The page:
International satellites supporting disaster management - 2018
The International Charter
"Space and Major Disasters" is an international effort to put space technology at the service of rescue and emergency responders in the event of a major disaster.
When the Charter is activated, its members make satellite images of devastated regions available to support relief efforts. RADARSAT-2 imagery, and soon that of the RADARSAT Constellation Mission (RCM), regularly provides support to rescue teams on the ground. Armed quickly with reliable and accurate information, response teams are better equipped to save lives and limit damage to property, infrastructure and the environment.
Learn why satellites and satellite-based systems are indispensable tools to keep us safe.
Flood in Iraq –
Heavy rains caused widespread flooding in Iraq, with Nineveh and Saladin being the most affected provinces. At least 21 people are dead, 180 have been injured, and tens of thousands displaced. In Mosul, two floating bridges were submerged, while in the al-Shirqat district in Saladin, about 250 km from Baghdad, thousands of homes were completely underwater.
More information on the flood in Iraq – .
Flood in Russia –
Heavy rains caused flash flooding in the Krasnodar region in southern Russia. A state of emergency has been declared in Tuapse and Apsheronsk districts, as well as the city of Sochi. Six people are dead, 13 have been hospitalized, and 460 people have been evacuated as over 2000 homes have been flooded. Heavy rains and mud flows flooded railway lines and destroyed a bridge, blocking access to the city of Sochi.
More information on the flood in Russia – .
Landslide in Uganda –
Heavy rains caused the River Suume to burst its banks, triggering a landslide in the Bududa district of Eastern Uganda. At least 43 people have been killed and over 850 displaced. Local officials warn the death toll could rise as rescue teams continue to search for missing people. Relief efforts are hindered by continuous rain, muddy ground, a washed-away bridge and large boulders and trees brought down by the landslide and blocking the roads.
More information on the landslide in Uganda – .
Hurricane Michael in the United States –
On , Hurricane Michael, a Category 4 storm, one of the strongest to hit the United States, made landfall at Mexico Beach, Florida. More than 370,000 people were ordered to evacuate. Winds of up to 250 km/h have left two people dead and 850,000 homes and businesses without power as power lines were damaged by falling trees. States of emergency have been declared in all or parts of Florida, Alabama, Georgia, South Carolina and North Carolina as the storm moved northward.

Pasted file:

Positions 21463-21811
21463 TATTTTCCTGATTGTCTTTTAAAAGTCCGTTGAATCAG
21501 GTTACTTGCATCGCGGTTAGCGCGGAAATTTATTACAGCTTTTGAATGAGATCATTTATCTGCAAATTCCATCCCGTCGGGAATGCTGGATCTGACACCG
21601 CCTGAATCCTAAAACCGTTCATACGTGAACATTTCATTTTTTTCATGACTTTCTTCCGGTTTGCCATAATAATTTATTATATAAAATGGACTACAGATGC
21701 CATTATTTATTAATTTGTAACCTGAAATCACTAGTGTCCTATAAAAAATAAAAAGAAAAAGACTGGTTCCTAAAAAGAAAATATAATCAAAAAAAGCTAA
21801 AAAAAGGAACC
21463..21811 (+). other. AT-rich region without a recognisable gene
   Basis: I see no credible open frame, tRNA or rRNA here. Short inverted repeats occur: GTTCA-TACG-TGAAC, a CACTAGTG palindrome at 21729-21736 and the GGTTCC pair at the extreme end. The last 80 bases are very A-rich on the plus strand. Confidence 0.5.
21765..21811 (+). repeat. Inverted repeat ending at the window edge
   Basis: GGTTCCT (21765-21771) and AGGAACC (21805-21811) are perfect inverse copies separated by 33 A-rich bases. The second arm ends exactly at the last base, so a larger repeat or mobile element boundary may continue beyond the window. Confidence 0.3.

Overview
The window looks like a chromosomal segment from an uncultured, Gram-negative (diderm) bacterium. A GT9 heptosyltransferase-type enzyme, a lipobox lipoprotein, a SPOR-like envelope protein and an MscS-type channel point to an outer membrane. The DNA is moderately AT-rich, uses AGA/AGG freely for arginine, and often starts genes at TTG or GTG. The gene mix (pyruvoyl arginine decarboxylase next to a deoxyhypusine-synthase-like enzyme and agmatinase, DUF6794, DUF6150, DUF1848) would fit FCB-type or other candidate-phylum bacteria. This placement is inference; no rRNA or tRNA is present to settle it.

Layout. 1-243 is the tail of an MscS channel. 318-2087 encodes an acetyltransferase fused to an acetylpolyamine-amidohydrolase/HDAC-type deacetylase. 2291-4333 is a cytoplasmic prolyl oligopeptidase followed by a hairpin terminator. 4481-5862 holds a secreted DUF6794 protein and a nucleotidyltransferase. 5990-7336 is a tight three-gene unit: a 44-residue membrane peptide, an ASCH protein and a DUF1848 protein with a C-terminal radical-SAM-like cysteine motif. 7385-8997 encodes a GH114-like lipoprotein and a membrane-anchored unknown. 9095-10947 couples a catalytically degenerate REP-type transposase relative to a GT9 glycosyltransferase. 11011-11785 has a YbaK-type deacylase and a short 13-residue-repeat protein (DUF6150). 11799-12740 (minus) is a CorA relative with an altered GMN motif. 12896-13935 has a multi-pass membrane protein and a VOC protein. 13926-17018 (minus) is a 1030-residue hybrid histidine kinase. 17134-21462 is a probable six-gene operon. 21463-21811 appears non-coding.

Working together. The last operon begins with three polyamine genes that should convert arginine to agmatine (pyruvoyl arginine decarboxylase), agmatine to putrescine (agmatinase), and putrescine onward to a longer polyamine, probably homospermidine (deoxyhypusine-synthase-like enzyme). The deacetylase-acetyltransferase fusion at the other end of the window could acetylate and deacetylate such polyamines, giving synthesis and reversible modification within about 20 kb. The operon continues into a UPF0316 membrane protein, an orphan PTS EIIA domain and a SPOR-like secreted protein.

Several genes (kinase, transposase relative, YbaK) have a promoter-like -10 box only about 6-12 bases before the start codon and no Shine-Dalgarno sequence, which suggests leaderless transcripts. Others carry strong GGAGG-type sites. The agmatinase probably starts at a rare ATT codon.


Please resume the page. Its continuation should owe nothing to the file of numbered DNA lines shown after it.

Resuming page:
More information on the Hurricane Michael in the United States – .
Earthquake and tsunami in Indonesia –
On , a powerful 7.5-magnitude earthquake occurred off the central Indonesian island of Sulawesi, triggering a tsunami with three-metre-high waves. At least 844 people are dead, 600 have been hospitalized and over 48,000 have been forced from their homes. Local officials fear that the final death toll could be in the thousands as rescuers struggle to reach the worst affected areas of Donggala and the Balaroa region. Rescue efforts are hindered by electricity loss and fuel shortage.
More information on the earthquake and tsunami in Indonesia – .
Typhoon and landslides in Philippines –
Over 80 people are dead and at least 70 are missing following landslides caused by Typhoon Mangkhut in Northern Philippines. The province of Benguet was hit the hardest as a massive landslide struck an old mining site in the town of Itogon. According to local officials, the typhoon left over 236,000 residents displaced and caused damage to agriculture fields worth an estimated $US270 million.
More information on the Typhoon Mangkhut in Philippines – .
Hurricane Florence in the United States –
On the morning of September 14, Hurricane Florence made landfall in North Carolina. This Category 1 storm had winds of 145 km/h and caused flooding to parts of North Carolina and South Carolina. Some 1.7 million people were ordered to evacuate in the Carolinas and Virginia in anticipation of landfall. At least 490,000 homes and businesses were left without power, and close to 1,500 flights have been cancelled. The storm is expected to last several days.